Body Acoustic: The Consequence of Sound on Sex and the Physical Body

Danny Arguetty
Body Acoustic: The Consequence of Sound on Sex and the Physical Body

WARNING: If you are very uncomfortable with, or offended by, the conversation of sex, touch, and the physical body DO NOT READ FURTHER.

One of the gifts of practicing yoga is that it has made my senses more refined and awakened. While this provides a ton of benefit on the mat as I notice my body and can adjust in postures with greater awareness, it also has added to my experiences off the mat as well.

Part of this added sensitivity is coupled with a desire to know more and wondering how and why certain things function they way they do.

On Sexual Arousal and Effects of Sound

Sound is something that is around us everyday and obviously has impact. The nervous system reacting with a rapid fright to a loud bang or softening and calm generated by gentle music or the soothing rhythm of the ocean sounding breath.

Sound also has impact in other arenas of our lives, even in the bedroom. In a recent intimate experience I couldn't help but notice how much more excited I became when my mate made soft moaning sounds that correlated to his experience of increased pleasure.

Is this the norm? Do gay and straight men get turned on by sexual vocalization? And what about women, do they get excited when their man or woman makes sounds?

While there aren't too many official studies on this subject – spread the word to your grad student friends, we need more research of the consequence of sound on sex and the physical body – there are plenty of opinions.

Sex and the Sensitivity of Sound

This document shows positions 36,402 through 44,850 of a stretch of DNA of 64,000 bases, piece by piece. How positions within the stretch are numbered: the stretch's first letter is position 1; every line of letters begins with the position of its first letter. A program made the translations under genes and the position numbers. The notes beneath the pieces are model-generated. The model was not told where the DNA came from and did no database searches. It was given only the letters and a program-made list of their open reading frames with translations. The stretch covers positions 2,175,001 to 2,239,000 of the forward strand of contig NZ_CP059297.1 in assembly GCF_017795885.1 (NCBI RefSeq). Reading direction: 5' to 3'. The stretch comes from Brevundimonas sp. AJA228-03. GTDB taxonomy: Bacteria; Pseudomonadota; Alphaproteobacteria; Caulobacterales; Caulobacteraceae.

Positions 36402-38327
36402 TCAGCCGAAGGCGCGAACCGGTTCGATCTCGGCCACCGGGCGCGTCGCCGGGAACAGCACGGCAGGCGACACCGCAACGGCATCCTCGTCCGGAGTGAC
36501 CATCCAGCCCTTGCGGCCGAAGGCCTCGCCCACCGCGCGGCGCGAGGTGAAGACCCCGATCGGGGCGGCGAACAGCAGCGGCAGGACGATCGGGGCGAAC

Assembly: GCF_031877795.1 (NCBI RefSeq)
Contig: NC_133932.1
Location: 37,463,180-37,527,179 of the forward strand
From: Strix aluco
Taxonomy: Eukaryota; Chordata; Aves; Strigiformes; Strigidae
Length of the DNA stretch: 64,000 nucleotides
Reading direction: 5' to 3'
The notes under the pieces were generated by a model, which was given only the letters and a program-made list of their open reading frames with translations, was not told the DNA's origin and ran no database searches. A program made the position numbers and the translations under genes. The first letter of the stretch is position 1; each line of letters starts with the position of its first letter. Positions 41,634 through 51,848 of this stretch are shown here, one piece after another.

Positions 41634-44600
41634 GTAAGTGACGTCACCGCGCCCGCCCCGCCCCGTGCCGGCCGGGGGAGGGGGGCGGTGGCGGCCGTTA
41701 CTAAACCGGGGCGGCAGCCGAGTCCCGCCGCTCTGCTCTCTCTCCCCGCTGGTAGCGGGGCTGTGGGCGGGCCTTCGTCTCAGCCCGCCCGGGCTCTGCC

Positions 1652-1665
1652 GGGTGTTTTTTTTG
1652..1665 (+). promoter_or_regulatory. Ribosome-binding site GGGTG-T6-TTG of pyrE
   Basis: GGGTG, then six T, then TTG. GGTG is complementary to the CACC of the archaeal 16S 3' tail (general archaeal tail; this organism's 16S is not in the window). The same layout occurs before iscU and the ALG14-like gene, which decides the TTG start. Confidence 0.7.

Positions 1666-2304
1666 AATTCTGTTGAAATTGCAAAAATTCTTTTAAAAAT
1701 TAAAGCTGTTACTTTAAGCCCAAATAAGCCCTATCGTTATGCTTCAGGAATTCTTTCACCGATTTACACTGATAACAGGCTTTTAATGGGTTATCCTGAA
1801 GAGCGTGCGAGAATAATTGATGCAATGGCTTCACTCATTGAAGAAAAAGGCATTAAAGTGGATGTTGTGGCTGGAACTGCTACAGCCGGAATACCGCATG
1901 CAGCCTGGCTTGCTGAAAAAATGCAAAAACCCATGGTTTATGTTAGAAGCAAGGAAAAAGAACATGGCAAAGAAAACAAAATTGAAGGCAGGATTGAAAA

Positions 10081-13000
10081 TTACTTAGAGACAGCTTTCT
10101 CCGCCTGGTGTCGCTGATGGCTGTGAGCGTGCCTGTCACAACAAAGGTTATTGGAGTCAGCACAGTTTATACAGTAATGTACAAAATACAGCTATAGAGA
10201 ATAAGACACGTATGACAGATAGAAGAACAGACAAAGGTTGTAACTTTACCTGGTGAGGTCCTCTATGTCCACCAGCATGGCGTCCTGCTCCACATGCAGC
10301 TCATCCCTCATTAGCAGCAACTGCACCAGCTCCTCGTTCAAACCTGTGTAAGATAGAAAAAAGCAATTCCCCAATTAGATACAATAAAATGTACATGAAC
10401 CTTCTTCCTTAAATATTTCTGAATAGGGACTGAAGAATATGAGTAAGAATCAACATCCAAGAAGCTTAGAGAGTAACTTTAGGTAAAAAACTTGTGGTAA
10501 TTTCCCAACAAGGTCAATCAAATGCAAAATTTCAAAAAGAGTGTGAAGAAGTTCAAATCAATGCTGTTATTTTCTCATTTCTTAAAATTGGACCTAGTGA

Some sexologists believe moaning in the bedroom increases sexual arousal for self and partner, communicates what we like and don't like, and can create a slight experience of hyperventilation which results in a mild feeling of euphoria.

In addition to groans and moans, some men and women love to verbalize through simple words like yes, more, and now, etc., while others employ 'dirty talk' to increase their excitement. But do check-in as some people are turned off by particular words.

Stereotypically, moaning during foreplay and sex has been painted as only a female trait, but many women and gay men report enjoying breath sounds and soft moaning coming from their man.

One study also showed that some women make noise not only when feeling pleasure but to speed up their partner's climax, boost his self-esteem, relieve boredom, or diffuse fatigue and discomfort.

More gay men and lesbians need to chime in as to whether they use the same techniques and it sounds like these women need to give their man some tips so they are not so bored.

So next time you find yourself hot and heavy, make a little noise, use the sensitivity of sound to dive in and explore living yoga off the mat!